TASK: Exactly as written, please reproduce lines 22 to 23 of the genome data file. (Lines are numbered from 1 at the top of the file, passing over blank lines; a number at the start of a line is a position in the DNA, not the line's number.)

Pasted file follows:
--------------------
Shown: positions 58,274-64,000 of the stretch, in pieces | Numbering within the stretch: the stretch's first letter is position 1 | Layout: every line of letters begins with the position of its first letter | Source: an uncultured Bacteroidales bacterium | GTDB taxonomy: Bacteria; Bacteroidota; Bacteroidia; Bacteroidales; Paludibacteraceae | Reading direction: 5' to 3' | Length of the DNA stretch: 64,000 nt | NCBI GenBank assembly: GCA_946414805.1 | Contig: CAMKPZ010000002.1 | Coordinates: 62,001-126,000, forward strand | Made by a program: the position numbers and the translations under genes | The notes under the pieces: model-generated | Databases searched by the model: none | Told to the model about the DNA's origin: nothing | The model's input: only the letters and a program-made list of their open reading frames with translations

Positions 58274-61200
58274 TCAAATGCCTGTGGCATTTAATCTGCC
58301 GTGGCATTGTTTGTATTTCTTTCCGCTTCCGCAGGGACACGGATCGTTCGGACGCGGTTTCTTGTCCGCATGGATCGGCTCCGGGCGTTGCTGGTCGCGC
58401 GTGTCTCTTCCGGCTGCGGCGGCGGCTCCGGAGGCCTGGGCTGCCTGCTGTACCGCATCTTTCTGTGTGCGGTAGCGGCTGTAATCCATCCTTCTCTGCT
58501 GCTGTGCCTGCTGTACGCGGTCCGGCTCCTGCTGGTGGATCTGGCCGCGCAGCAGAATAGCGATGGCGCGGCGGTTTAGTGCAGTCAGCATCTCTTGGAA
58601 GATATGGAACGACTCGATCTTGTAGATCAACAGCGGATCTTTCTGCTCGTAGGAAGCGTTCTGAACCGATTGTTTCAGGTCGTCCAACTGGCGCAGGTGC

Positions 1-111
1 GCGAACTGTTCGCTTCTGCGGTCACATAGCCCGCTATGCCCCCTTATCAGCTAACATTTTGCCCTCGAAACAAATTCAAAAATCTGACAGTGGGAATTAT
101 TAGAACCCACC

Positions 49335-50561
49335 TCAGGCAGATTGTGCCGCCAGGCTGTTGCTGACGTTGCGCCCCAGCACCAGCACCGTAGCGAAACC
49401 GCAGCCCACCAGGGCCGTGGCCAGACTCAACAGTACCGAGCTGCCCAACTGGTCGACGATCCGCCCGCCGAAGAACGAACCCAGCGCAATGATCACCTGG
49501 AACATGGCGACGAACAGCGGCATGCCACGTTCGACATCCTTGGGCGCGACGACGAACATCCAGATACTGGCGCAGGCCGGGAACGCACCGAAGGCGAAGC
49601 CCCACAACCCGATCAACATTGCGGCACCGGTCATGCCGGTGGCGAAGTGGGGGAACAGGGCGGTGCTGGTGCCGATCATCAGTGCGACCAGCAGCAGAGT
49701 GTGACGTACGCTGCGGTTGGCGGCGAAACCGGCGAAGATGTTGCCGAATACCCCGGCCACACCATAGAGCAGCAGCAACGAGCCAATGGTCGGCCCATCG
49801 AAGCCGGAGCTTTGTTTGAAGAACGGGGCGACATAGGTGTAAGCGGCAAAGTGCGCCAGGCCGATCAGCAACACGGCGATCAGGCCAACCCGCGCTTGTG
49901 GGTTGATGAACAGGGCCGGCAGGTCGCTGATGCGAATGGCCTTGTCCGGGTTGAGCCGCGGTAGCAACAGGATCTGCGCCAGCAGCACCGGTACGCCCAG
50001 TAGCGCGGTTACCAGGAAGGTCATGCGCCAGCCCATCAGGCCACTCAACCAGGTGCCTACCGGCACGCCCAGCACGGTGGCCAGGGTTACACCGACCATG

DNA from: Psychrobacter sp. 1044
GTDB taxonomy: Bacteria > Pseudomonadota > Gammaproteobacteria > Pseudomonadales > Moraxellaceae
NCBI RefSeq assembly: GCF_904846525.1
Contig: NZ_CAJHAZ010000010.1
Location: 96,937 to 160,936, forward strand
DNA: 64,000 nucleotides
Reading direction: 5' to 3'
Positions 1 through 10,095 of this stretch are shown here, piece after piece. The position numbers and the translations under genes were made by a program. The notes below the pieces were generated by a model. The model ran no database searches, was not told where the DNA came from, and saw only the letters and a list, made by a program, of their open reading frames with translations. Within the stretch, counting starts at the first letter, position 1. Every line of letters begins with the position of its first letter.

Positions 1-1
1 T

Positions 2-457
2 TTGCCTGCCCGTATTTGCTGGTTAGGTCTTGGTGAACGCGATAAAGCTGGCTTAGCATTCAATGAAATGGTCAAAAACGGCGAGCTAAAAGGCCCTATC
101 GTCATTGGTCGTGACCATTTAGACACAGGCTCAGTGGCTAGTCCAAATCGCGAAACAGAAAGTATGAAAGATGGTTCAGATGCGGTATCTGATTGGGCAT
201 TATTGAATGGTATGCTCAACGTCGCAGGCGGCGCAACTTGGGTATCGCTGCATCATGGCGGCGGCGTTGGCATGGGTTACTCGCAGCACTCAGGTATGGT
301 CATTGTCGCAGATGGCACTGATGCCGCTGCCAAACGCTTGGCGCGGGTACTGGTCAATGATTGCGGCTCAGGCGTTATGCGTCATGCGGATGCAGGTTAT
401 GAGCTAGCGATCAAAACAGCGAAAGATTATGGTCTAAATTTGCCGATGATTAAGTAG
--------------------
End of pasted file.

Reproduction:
NCBI RefSeq assembly: GCF_904846525.1
Contig: NZ_CAJHAZ010000010.1